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The hotel as New York gallery

The James

27 Grand St., New York; 1-800-230-4134; Rooms from $349; no eco-rating.

The original James in Chicago is known as a hotel of luxury. This second James, open since September in New York's vibrant SoHo district, is every bit as haute but will no doubt become known as a hotel of art. The young and friendly staff includes a full-time curator, Matt Jensen (a 29-year-old photographer whose work was acquired this year by the Metropolitan Museum of Art), who selects original artworks to adorn each floor of the hotel. The works are by mostly emerging artists with a connection to SoHo, the Manhattan neighbourhood that has become the art world in miniature.

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With its undulating steel-and-glass tower rising 18 storeys above SoHo next to historic Duarte Square and LentSpace, a new public exhibition park on nearby Canal Street, The James stands out as the new kid on the block. The spanking new sleekly designed tower sparkles like a beacon of cool amid the converted factories of bordering Tribeca.

Inside, floor-to-ceiling glass walls make everything appear bathed in sunlight and open for enjoyment. It's a thoughtful, smart idea from the Office for Design and Architecture in collaboration with Perkins Eastman. In fact, every detail is a tour de force throughout the hotel, from the custom interiors by Amanda Sullivan to artisan John-Paul Philippe's wrought-iron numbers on the doors (a reminder of SoHo's past as an iron-ore centre).

The entrance off Grand Street, at Thompson, is through a narrow glassed-in corridor where a concierge desk stands in the shadow of the first of many original artworks QWRTY 5. The lobby doesn't feel like a lobby as much as an uber-chic living room, with art books everywhere and, after 5 p.m., wine bottles open for pouring.


Softening the hotel's industrial edge is a multitiered outdoor urban garden designed by the award-winning landscape designer Rebecca Cole. The garden will supply fresh herbs to the two in-house restaurants that are scheduled to open by month's end. Also on the roof is an outdoor pool and capacious bar and lounge offering spectacular 360-degree views of Manhattan.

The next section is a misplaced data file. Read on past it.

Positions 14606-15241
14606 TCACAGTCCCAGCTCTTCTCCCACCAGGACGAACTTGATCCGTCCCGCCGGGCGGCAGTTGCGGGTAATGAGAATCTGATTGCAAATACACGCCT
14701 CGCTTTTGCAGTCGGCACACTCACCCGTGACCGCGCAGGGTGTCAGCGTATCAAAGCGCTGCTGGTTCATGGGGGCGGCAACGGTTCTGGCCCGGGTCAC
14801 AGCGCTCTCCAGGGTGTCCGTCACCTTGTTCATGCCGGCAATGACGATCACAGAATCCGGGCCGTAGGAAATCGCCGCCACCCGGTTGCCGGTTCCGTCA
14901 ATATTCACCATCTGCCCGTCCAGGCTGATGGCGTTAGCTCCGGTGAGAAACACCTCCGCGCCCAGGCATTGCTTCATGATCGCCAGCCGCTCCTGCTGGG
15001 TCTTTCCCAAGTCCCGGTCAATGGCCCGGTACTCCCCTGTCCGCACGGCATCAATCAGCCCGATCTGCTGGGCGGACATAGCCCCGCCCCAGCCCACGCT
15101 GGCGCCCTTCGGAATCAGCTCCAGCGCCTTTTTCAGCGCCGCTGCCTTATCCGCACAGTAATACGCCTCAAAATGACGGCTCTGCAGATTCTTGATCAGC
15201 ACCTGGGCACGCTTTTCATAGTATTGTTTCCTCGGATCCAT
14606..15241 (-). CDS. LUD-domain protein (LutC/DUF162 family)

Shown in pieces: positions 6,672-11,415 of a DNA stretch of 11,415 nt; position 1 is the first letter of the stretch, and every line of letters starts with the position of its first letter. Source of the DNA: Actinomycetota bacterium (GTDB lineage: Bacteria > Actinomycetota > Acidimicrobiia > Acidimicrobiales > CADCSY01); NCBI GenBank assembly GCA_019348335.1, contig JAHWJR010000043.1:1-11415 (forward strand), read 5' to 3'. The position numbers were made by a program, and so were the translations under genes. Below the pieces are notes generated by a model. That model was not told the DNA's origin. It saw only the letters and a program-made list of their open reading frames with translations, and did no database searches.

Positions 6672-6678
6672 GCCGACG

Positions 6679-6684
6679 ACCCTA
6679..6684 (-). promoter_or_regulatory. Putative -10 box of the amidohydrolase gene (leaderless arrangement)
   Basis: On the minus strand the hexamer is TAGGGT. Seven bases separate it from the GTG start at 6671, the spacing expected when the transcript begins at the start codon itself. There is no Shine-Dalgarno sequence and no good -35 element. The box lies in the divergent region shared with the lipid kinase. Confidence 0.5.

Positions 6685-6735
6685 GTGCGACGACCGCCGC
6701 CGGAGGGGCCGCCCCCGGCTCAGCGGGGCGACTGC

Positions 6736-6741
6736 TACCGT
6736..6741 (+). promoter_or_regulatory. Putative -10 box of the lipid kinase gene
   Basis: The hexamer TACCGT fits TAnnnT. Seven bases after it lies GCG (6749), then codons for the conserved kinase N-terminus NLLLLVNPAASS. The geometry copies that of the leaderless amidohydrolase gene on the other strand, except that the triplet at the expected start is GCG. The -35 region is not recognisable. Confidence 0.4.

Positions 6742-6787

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The guest rooms are spacious, with unobstructed views of Manhattan due to the hotel's location next to a public square. The one-bedroom suites, with their king-sized beds and separate living room with two large-screen TVs, have a mini-bar crammed with such SoHo area treats as Dean & DeLuca chocolate chip cookies and Kee's Chocolates. Sleeping here is a dream, thanks to smooth cotton sheets and linen duvets with shams by Fili D'oro. The open-concept bathroom features a walk-in shower, soaker tub and radiant-heat marble floors, plus a series of dimmers for ambient lighting. One of the switches activates a screen that can close the bathroom off from the bedroom. Try it - the screen is actually another commissioned artwork.


General manager Colin Gold refers to the easy, breezy way his staff has with guests as "luxury liberated." Guests help themselves to pots of coffee and fresh baked goods in the lobby every morning, or a glass of wine with nibbles in the evening. Also at their disposal are three computers offering free Internet access and printing, and complimentary luxury car service around Manhattan or to and from the airport.


The hotel restaurant opens in early February led by chef David Burke. Expectations are high. There is room service, but at the moment it is wanting. A request for orange juice resulted in something that tasted like Sunny D, hard-boiled eggs were cold.


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Art and a feeling of spaciousness are The James's hallmarks. It is also deliciously close to great restaurants and shopping (Chanel is just a stroll away) so even if the eggs aren't how you like them, SoHo itself offers plenty of alternatives.

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About the Author

Deirdre Kelly is a features writer for The Globe and Mail. She is the author of the best-selling Paris Times Eight and Ballerina: Sex, Scandal and Suffering Behind the Symbol of Perfection (Greystone Books). More

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